A Deep Plane Facelift Can Lead You Into Deep Trouble. Don’t Be Fooled! | Sarasota Plastic Surgery to main content


A Deep Plane Facelift Can Lead You Into Deep Trouble. Don’t Be Fooled!

A patient recently presented me with the question asking,  “Why don’t you perform the deep plane facelift”  and why do I strongly recommend against having this procedure. The following was my detailed response.
When I was in Plastic Surgery Residency from 1991-93 the first deep plane facelifts were being performed. During my training we performed this procedure and my mentors were initially very excited about the prospect of improved facelift results and a more long lasting outcome. Unfortunately, neither of these things happened.  Instead over the next several years this technique fell out of favor for the following reasons:

Increased number of Facial Nerve Injuries – this is the nerve that controls movement so an injury even when temporary can be devastating. If as surgeon tells you this never happens or it is rare, just remember if you are the one who has the complication, that does not matter. If they say they have never had a facial nerve injury, then you can assume they are not being honest and I would suggest looking elsewhere, quickly.

Prolonged healing time especially with prolonged swelling. Swelling would last weeks instead of days. This has a big impact on your return to your work and social life.

Increased post-operative pain. Facelifts should not be very painful. The deep-plane patients often needed more pain medication for much longer periods

Increased post-operative bruising. The bruising was much more intense and lasted much longer.
Prolonged operative times – the number of hours under anesthesia was typically much greater. A typical facelift in experienced hands is a 3.5 – 5 hour procedure. Deep plane facelifts often take 7- 9 hours. This is a lot of extra anesthesia.

No proven benefit as far as outcome either in appearance or duration of the result. This was looked at in identical twin studies over many years and no difference could be seen long term with one twin receiving a SMAS based facelift and one twin receiving a deep plane facelift.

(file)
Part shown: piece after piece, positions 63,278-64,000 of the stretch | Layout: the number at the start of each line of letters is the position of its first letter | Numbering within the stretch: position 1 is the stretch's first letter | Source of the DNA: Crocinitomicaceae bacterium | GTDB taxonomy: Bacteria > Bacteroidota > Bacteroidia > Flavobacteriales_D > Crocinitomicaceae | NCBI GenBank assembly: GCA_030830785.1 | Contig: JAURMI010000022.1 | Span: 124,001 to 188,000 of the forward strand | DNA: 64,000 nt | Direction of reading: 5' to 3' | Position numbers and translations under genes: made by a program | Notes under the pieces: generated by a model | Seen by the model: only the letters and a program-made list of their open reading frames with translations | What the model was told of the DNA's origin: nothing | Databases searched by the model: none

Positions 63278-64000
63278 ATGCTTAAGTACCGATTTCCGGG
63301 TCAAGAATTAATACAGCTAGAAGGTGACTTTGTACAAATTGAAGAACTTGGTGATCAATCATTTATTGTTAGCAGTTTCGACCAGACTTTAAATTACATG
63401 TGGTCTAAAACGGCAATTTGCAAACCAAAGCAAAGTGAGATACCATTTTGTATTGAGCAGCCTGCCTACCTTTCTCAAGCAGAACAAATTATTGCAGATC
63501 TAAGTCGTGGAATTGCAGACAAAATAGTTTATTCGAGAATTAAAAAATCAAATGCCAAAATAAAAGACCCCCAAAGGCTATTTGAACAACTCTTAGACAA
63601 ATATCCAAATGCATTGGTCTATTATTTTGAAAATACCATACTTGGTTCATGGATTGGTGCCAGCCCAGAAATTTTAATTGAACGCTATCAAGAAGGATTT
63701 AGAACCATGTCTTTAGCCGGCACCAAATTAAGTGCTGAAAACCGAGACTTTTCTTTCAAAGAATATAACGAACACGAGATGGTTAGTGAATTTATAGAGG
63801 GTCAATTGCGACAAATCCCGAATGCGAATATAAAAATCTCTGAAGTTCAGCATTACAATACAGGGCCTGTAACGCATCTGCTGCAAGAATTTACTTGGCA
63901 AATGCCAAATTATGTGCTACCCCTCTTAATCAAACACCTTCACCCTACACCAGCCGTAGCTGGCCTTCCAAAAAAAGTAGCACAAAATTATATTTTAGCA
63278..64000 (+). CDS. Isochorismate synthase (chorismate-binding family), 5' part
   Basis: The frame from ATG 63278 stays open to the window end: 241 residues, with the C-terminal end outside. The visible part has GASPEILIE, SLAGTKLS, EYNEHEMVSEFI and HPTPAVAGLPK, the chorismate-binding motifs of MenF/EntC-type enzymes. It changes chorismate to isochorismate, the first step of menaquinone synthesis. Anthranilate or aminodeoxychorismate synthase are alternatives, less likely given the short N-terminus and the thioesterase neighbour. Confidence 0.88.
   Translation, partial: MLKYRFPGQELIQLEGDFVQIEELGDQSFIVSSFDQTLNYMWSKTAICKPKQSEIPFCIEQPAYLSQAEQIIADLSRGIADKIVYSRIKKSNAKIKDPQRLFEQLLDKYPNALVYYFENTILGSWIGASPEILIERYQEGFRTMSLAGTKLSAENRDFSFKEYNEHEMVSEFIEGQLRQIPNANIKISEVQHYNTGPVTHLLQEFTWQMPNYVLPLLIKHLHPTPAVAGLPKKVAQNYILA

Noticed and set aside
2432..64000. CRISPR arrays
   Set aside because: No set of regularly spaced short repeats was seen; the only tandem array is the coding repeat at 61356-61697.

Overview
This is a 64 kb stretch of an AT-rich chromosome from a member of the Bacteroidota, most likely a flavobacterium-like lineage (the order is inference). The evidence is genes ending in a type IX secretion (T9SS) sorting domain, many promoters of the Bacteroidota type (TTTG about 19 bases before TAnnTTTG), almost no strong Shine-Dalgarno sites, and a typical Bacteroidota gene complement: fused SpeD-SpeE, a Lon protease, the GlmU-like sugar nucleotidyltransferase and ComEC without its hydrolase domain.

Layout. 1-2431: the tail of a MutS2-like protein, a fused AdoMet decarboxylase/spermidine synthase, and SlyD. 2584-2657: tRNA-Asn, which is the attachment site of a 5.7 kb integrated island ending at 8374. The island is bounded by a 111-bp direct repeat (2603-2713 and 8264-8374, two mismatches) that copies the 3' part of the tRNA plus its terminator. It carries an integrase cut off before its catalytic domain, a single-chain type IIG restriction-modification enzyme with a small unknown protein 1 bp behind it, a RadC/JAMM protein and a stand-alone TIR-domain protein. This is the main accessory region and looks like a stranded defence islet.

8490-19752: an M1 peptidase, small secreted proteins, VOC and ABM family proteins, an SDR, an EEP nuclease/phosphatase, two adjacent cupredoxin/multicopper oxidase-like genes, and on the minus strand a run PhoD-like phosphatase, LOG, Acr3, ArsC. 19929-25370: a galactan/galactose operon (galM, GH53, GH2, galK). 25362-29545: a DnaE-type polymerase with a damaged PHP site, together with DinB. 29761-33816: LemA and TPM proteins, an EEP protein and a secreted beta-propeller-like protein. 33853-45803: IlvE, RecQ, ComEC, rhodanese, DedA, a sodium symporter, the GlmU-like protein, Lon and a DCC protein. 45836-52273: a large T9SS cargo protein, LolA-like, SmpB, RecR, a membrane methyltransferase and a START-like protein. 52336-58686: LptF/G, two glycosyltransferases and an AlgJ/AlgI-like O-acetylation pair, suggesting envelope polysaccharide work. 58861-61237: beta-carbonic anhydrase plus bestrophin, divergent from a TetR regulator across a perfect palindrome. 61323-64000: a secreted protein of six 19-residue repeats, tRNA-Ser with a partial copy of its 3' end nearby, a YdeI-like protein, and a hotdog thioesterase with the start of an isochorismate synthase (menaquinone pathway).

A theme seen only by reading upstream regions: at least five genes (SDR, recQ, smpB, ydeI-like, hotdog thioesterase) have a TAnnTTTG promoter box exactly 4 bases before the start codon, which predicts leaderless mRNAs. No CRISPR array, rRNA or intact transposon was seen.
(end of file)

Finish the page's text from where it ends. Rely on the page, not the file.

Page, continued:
This led to most doctors who do facelifts frequently to abandon the procedure entirely. It was just too risky and there didn’t seem to be any significant gain.

As with many professions, and even with plastic surgeons, the lessons of the past are sometimes forgotten. You now have a new generation of plastic surgeons and few of them have decided to adopt the deep-plane facelift as their preferred technique. The doctors who perform the deep-plane facelift are often vocal advocates of the technique who describe the SMAS-based lift as inferior. This is a very effective marketing technique and tends to draw in unsuspecting patients who think they are getting something special or extra and don’t realize that a physician will make false statements or at best state their unproven opinions as facts. Unfortunately, even in medicine the desire for profit sometimes wins out over safety and good patient care.

I would ask any surgeon who states that the deep-plane facelift is a superior facelift the following questions:

If the deep-plane facelift is better why haven’t most plastic surgeons adopted it? We tend to be perfectionists who want to give our patients the best results possible. Many of these doctors try and imply that other doctors are not skilled enough or that the procedure is too difficult for them to perform. This obviously self-serving and untrue as we learn new techniques and improve on old ones constantly.
Is there any proven benefit either temporarily or long term over the less risky SMAS-based facelift? If they tell you the risks are the same in their hands, I would disagree. I have performed facelifts for 29 years and I understand the procedure extremely well. If you operate closer to the facial nerve, it is more likely to be injured in anyone hands. If they tell you the improvements last longer or that the lift is more effective, I would also disagree. The journal articles that say this tend to be written by advocates for the technique, based on their own experience (anecdotal) which is considered the weakest evidence.

Bottom line:
If the deep-plane facelift were a superior facelift with a track record of safety that didn’t have an increased rate of facial nerve injury, I would performing it on all my patients.
I know very well how to perform a deep-plane facelift and I choose not to because I consider it a more risky procedure with no proven benefit over a SMAS-based facelift.

Beware of vocal advocates of a technique that most plastic surgeons don’t perform, who endorse it at the expense of other traditional technique by saying the new technique is superior. Unfortunately, the promise of something better or extra can be very attractive to someone who is unaware, especially when it comes from someone who is highly respected like a doctor. If a deep-plane facelift was truly superior, most plastic surgeons would be performing it. That is how it always works. The best techniques eventually always win out.

I hope this helps you in your decision making. Also remember the experience of one friend, while altruistic and heartfelt, doesn’t outweigh 29 years of experience performing plastic surgery. I know this is probably whole lot more than you ever wanted to know about this topic, but you seemed to want to know this inside scoop. This is it. If I can help furthers, please let me know.

Dr. Mobley